The authors compared the psycholinguistic abilities of 131 mentally retarded children (IQs 30 to 60) of different etiological classifications (Down's syndrome, biologically brain damaged, environmentally caused retardation, unknown cause) and characterized each etiology according to the different patterns of psycholinguistic skills exhibited by the children. Level of skills was determined by the Illinois Test of Psycholinguistic Abilities, which was administered to each subject. Down's syndrome children exhibited significantly lower verbal-auditory skills than visual-motor skills. The environmentally caused retardation group showed no significant differences in development of psycholinguistic channels. Down's syndrome children had significantly lower verbal-auditory abilities than did the other etiological groups of severely retarded children. Etiological differences in the visual-motor channel were less marked.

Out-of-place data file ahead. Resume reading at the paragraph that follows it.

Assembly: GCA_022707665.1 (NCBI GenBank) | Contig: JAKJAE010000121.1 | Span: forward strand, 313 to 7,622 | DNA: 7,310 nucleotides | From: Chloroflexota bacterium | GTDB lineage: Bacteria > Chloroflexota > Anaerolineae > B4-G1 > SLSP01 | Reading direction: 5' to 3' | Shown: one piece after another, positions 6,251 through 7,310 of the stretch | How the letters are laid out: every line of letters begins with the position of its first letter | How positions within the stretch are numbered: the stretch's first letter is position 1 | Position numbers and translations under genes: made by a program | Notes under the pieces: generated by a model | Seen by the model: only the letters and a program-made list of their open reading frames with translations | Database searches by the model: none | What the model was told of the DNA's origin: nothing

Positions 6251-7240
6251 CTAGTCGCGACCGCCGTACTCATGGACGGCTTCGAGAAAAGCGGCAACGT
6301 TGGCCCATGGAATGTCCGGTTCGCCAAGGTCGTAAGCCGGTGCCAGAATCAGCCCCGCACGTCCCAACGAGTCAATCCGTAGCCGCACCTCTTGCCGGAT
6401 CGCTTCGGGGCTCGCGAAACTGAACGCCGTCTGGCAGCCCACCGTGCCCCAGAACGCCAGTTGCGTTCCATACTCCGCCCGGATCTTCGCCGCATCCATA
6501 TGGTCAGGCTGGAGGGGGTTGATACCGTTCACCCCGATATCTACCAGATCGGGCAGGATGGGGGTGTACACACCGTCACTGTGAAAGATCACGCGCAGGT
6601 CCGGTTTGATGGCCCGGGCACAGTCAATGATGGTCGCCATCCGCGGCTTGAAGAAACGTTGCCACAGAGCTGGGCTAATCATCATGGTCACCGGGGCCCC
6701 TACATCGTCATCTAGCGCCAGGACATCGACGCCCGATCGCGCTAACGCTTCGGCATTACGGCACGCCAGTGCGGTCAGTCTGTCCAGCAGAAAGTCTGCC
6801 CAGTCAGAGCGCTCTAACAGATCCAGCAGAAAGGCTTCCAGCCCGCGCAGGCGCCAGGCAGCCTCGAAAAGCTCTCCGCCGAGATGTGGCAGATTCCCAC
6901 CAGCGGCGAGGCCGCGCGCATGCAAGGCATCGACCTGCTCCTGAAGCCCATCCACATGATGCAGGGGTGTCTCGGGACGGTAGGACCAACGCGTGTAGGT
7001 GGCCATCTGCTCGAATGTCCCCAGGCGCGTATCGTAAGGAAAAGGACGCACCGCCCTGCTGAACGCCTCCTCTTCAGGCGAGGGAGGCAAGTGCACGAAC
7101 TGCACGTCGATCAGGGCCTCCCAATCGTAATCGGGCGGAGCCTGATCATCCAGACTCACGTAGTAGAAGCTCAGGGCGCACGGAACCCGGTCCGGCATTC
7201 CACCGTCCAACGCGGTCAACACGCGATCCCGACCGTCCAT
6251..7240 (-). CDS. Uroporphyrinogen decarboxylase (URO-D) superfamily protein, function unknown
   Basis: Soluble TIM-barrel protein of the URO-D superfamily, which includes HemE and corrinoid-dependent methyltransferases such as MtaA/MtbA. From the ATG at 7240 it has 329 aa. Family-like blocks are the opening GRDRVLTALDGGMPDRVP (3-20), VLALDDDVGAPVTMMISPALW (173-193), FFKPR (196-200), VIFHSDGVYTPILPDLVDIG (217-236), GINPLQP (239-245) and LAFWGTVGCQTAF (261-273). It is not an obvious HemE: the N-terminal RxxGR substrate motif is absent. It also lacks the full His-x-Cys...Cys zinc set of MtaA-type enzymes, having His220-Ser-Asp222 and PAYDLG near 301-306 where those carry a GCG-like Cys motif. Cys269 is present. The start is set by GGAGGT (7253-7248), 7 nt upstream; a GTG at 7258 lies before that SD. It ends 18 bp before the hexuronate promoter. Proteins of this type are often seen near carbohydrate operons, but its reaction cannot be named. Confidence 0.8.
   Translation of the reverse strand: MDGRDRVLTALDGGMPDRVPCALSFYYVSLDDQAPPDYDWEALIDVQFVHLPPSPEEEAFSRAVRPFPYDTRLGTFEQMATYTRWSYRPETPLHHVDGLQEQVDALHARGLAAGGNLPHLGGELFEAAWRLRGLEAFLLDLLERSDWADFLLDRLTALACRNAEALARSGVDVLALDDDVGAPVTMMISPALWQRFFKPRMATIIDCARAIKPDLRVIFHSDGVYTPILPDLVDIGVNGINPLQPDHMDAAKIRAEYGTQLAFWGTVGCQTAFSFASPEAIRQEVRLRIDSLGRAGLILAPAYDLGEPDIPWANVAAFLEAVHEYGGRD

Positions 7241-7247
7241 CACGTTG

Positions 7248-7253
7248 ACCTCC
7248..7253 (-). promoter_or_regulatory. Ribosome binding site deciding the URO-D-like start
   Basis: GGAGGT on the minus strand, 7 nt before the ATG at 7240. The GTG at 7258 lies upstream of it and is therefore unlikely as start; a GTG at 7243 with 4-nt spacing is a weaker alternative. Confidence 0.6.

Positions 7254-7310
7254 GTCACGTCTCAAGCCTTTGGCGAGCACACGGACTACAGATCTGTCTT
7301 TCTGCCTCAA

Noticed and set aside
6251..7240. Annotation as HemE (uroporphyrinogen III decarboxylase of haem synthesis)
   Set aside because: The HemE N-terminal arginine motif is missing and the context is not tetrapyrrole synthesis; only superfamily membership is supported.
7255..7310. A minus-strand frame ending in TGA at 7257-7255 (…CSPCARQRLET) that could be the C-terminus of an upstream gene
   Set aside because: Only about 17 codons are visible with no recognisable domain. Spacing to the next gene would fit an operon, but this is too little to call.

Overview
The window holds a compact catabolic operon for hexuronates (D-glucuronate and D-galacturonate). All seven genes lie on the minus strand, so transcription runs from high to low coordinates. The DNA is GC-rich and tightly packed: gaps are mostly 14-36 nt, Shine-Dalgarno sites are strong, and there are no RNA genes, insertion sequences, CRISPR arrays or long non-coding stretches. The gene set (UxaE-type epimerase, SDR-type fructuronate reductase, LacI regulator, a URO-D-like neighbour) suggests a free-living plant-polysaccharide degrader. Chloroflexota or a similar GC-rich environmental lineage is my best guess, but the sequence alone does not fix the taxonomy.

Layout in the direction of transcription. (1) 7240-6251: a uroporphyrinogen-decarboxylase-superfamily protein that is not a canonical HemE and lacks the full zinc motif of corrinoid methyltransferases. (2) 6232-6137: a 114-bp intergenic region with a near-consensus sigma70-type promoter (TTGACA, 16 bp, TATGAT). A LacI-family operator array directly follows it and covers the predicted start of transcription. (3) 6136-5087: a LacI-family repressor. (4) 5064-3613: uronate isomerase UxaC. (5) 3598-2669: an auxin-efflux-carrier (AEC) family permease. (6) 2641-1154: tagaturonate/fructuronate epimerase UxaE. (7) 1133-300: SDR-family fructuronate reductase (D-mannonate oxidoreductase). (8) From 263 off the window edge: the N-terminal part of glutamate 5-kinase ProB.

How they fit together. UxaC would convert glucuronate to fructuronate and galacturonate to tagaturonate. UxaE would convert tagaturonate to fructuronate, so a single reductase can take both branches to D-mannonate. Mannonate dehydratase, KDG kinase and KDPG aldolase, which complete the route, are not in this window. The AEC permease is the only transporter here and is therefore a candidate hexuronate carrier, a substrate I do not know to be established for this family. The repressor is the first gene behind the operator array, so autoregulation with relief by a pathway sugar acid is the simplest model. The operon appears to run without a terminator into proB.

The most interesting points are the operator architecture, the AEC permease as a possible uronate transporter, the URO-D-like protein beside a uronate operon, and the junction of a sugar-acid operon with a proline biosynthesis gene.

|Original language||English (US)|
|Number of pages||5|
|Journal||American Journal of Mental Deficiency|
|State||Published - Jan 1 1978|
ASJC Scopus subject areas
- Psychiatry and Mental health